I was fortunate to get a chance to try out early versions of several of the applications, and couldn’t wait for the release date this past April. My reason? In addition to the numerous updates to applications in the Production Premium suite – including ‘major upgrade’ features like the new Warp Stabilizer, Camera Lens Blur and Light Falloff features in After Effects – I was really excited about the inclusion of Audition into the Production Premium and Master Collection suites.
Here is a look into my own real-world workflow using Audition.
A Brief History
Adobe Audition has its roots in broadcast. Originally developed by Syntrillium Software as Cool Edit Pro, it has been a long time audio editing and mastering favorite for radio stations.
Adobe purchased Cool Edit in 2003, and with each new release, has added more features that extend its reach well beyond radio. In its most recent iteration, Adobe Audition CS5.5 has become a powerful audio production tool for video and film editors, as well as vfx artists and motion graphic designers.
Introducing…the New Adobe Audition
Since Adobe began developing Audition, the most-requested feature has unequivocally been “Bring Audition to the Mac!” As a Mac user, I’m happy to say…it’s here!
The CS5.5 release of Audition was completely rewritten from the ground up, making it the optimal time to simultaneously develop both a Windows and Mac OS version. While preserving and optimizing the core DSP, the complete rewrite allowed developers to take advantage of current hardware and operating system technology including multicore CPUs and multithreading.
While Audition CS5.5 runs great on even your most basic laptop, I’m happy to say it’s blazingly fast on the latest 12- and 16-core systems. Audition for Mac supports Core Audio, so you can use any supported hardware or, when need be, combine multiple audio interfaces to create an aggregate device. Windows continues to support ASIO with a new engine, and offers legacy MME support as well.
When Time is of The Essence
When speaking at industry related events like motion, NAB Post|Production World, and Adobe MAX – or when creating online tutorials or writing articles, a common recurring theme for me tends to be ‘When Time is of The Essence‘.
I find this particularly fitting, because it directly relates to…my life. More often than not, I feel like there’s never enough time. Between creating content for motion.tv or cgnews, producing the next motion+connect, or producing motion – it always seems like time really is of the essence.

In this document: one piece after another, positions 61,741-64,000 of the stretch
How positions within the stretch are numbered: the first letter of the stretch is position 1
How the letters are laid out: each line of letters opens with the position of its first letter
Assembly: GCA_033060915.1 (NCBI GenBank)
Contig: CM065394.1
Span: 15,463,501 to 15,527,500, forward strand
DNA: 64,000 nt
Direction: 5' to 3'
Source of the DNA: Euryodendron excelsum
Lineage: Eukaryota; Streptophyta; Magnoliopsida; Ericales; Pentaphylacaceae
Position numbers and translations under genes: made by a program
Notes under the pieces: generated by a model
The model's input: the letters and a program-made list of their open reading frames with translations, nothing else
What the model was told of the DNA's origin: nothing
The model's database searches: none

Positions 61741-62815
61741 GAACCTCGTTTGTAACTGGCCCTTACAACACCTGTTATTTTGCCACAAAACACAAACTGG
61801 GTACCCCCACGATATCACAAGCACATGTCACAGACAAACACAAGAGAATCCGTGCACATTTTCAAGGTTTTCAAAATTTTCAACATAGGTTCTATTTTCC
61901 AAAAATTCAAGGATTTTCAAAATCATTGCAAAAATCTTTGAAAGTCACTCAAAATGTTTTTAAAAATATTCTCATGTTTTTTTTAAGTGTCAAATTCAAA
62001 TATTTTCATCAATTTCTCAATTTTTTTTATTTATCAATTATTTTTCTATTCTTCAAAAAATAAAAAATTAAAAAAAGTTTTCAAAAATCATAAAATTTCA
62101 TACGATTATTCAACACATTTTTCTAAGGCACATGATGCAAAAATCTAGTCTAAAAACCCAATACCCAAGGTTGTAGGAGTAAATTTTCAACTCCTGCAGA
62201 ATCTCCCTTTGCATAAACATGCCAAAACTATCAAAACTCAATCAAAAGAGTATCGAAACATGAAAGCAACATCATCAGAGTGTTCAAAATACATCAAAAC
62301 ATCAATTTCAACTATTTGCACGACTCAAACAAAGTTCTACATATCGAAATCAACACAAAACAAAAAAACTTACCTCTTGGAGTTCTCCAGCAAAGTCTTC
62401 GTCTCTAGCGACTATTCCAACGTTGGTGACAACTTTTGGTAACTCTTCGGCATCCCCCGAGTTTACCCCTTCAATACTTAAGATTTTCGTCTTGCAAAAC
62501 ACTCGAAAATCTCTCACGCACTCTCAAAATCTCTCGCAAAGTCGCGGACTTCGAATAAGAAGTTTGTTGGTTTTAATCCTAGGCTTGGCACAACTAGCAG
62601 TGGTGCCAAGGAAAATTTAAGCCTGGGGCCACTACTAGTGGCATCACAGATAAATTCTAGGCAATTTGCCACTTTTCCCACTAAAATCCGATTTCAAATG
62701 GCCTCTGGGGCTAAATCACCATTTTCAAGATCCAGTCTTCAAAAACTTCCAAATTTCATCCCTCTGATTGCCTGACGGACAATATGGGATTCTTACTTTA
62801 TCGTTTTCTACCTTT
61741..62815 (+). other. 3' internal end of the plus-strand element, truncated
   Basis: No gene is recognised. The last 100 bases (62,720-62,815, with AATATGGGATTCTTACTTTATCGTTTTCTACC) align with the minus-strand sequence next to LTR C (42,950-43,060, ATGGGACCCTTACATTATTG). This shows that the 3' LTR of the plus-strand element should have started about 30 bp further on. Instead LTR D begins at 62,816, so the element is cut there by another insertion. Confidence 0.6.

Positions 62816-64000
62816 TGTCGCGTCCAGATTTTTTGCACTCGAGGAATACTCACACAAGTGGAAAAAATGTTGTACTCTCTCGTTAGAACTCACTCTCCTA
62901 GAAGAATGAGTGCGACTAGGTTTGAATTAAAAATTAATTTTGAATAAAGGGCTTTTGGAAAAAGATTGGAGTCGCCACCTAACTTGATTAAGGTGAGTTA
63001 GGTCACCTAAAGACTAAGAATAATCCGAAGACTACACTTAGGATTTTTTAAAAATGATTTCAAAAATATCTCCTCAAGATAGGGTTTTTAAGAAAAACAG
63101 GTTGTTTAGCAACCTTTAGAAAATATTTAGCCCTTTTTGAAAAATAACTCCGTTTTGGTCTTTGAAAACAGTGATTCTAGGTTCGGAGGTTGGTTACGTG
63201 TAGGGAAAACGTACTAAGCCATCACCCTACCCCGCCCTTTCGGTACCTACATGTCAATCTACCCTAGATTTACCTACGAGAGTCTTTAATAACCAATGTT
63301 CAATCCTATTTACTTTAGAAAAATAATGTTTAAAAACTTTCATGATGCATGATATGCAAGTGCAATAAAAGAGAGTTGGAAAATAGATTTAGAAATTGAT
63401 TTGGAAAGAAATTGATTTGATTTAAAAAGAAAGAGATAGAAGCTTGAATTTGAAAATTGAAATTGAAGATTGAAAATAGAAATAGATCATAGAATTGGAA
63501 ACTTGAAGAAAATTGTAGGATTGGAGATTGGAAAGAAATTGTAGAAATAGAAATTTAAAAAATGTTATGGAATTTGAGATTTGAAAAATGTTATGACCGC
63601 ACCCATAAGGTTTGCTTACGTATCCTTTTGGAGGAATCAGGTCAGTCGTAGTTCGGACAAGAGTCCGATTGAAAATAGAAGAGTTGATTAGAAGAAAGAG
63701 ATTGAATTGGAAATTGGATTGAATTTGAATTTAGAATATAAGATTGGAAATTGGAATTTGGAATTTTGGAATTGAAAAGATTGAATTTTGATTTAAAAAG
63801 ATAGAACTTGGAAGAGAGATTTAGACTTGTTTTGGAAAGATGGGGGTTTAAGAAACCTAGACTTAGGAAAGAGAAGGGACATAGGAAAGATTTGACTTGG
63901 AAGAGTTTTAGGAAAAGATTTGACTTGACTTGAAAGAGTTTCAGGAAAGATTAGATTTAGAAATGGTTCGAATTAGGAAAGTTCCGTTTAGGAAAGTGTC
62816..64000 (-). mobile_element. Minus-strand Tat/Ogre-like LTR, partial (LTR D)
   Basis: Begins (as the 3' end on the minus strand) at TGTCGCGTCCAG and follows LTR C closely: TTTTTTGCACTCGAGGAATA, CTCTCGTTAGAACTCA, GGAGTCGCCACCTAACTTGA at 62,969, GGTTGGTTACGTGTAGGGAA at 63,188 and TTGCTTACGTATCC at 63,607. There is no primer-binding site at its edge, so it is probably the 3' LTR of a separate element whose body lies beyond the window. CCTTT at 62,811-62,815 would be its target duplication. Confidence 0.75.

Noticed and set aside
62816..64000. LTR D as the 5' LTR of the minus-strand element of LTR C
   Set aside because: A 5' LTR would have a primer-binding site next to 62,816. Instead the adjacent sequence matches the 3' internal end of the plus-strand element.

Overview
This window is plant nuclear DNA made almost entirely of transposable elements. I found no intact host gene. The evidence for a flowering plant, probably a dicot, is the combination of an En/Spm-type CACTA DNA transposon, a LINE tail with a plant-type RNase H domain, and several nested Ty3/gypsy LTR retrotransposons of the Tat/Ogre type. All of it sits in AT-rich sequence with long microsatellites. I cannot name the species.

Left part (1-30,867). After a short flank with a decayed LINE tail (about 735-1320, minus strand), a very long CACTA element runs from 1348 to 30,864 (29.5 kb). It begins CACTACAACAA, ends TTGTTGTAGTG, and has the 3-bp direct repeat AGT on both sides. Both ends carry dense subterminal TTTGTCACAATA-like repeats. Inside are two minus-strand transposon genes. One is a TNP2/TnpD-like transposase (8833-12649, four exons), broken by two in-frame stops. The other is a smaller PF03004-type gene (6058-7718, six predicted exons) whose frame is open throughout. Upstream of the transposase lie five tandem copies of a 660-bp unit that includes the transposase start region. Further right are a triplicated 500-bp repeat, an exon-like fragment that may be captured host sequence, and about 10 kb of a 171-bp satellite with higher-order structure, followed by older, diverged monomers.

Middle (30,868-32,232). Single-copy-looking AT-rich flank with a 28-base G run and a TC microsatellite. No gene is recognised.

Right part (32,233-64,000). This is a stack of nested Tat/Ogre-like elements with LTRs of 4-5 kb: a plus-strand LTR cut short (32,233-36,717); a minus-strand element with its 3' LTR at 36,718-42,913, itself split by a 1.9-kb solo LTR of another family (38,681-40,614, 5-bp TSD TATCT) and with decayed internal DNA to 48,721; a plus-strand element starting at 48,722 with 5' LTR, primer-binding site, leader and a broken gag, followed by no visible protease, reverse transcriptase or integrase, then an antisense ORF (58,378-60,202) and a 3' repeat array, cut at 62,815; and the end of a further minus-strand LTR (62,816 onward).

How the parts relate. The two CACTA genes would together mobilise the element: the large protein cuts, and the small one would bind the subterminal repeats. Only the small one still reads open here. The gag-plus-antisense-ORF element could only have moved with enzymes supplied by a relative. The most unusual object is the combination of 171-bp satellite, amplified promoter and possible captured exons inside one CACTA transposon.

But, I’ve also discovered…I’m not alone. This phenomenon is a universal thread in the industry.
There is a silver lining though. Necessity is the mother of invention. Because I always? have tight turnaround times, I’ve been able to come up with ways to work smarter, faster, and more efficiently. For me, the silver bullet is talking advantage of Adobe Production Premium workflow techniques.
While the subject of this article is primarily about Adobe Audition and Premiere Pro integration, to really understand the value of ‘workflow‘, it’s important to have an overall understanding of how this concept applies to ‘real-life’ situations.
Each month I produce a live, online show: motion+connect. I’ve created a workflow that saves time – when time is of the essence.
Let’s take a look…
Adding Adobe Audition to the Mix
It’s time to do the voice-over for the motion+connect intro segment. In the next video, we’ll look at how Adobe Audition integrates with Premiere Pro and how using the two tools together can improve your workflow and help you work more efficiently.
Let’s take a look…
In the two videos above, I demonstrated how creating a workflow can save you time and money. What I’ve shown, is the workflow I use when creating episodes of motion+connect. The best thing about Adobe products is their flexibility. This workflow works well for us. For your specific projects, you’ll need to take the time to come up with a workflow that helps you work faster and smarter – when time is of the essence.
Feel free to use what you’ve seen today as a starting point, and then modify the concepts until they meets your specific needs. Workflows are fluid. We continually tweak ours as we discover new ways to improve our efficiency. Remember, the only thing that is certain – is change!
In this part, we’ve explored how to bring single clips, multiple clips, and complete sequences from Premiere Pro to Adobe Audition – with and without video. We’ve taken a look at the roundtrip process of taking audio back into Premiere, and then, the ease of going back and forth between the two applications to make changes, sweeten the audio or master the final audio.
In part two of Audition: Made for Video, we’re going to take a look at some of the features in Adobe Audition that we use on a regular basis when producing motion+connect.
FTC Disclosure: Creation of this article was partially subsidized by Adobe. However, aside from suggesting the overall topic, Adobe has had no editorial control over its content.